Dems scared into action on health care reform

Yes, but.

Democratic lawmakers, from the leadership on down, are facing what many describe as an unprecedented amount of political pressure as the party scrambles to pass health care reform.

In recent days, the message has been conveyed throughout the caucus that the failure to pass legislation into law would be a cataclysmic misstep. It goes beyond the certainty that activists in the base would be demoralized, that the president would be weakened or that Congress would seem entirely ineffectual (if not so already). The damage to the party would be so far-reaching, lawmakers have been told, that even the big-time donors who have long supported Democratic causes would be less inclined to contribute.

“The party is on a precipice,” said one longtime Democratic donor who asked to speak on the condition of anonymity. “If they pass this [bill], people will be jubilant. If they don’t, there are going to be a lot of us who consider just staying home in 2010.”

I think this misjudges a bit where “the base” stands. Some people don’t want the bill to pass at all. Others are reluctantly for passage, but passage is hardly going to inspire them to get out and vote (and donate) to the party. Remember, this is not the bill the base wanted. It’s the most conservative compromise of a compromise that epitomizes everything currently wrong with the party (cave first, ask questions later).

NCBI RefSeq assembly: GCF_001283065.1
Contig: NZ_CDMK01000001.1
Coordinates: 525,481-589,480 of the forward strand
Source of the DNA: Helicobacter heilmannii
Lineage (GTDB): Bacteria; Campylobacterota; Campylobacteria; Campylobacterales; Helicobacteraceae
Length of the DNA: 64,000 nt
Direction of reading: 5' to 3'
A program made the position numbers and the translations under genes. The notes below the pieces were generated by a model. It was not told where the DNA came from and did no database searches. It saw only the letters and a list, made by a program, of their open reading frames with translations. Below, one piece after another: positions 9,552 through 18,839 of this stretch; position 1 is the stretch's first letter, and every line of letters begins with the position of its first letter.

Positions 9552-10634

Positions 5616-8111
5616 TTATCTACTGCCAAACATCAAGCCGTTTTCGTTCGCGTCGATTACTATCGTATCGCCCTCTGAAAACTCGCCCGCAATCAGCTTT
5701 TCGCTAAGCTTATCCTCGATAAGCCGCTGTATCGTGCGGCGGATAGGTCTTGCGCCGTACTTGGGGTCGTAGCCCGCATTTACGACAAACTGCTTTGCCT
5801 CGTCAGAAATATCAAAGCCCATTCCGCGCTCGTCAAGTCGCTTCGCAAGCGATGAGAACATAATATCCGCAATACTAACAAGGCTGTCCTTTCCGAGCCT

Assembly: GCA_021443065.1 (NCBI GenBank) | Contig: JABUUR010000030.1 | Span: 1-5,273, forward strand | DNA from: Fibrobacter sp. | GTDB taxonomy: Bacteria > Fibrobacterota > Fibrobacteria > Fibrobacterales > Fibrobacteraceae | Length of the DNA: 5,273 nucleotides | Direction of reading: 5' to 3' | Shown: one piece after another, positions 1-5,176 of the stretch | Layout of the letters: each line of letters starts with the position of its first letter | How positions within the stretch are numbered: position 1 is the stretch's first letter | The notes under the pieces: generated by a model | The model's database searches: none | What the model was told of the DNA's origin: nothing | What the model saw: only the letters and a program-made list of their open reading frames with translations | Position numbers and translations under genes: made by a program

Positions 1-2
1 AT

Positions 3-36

I agree that not passing the bill would make Democrats look even weaker than they already seem (and are). But passing it, after the abysmal mess both the White House and Congress made of this effort, is hardly going to inspire confidence for the future. “The base” – which apparently is the majority of the country at this point – has issues with the Democratic party because the partry doesn’t fight for what it says it believes in. That problem won’t be solved by voting for a bill that doesn’t do much of what the party and the President repeatedly promised, but never really fought for.


Follow me on Twitter: @aravosis | @americablog | @americabloggay | Facebook | Instagram | Google+ | LinkedIn. John Aravosis is the Executive Editor of AMERICAblog, which he founded in 2004. He has a joint law degree (JD) and masters in Foreign Service from Georgetown; and has worked in the US Senate, World Bank, Children's Defense Fund, the United Nations Development Programme, and as a stringer for the Economist. He is a frequent TV pundit, having appeared on the O'Reilly Factor, Hardball, World News Tonight, Nightline, AM Joy & Reliable Sources, among others. John lives in Washington, DC. .

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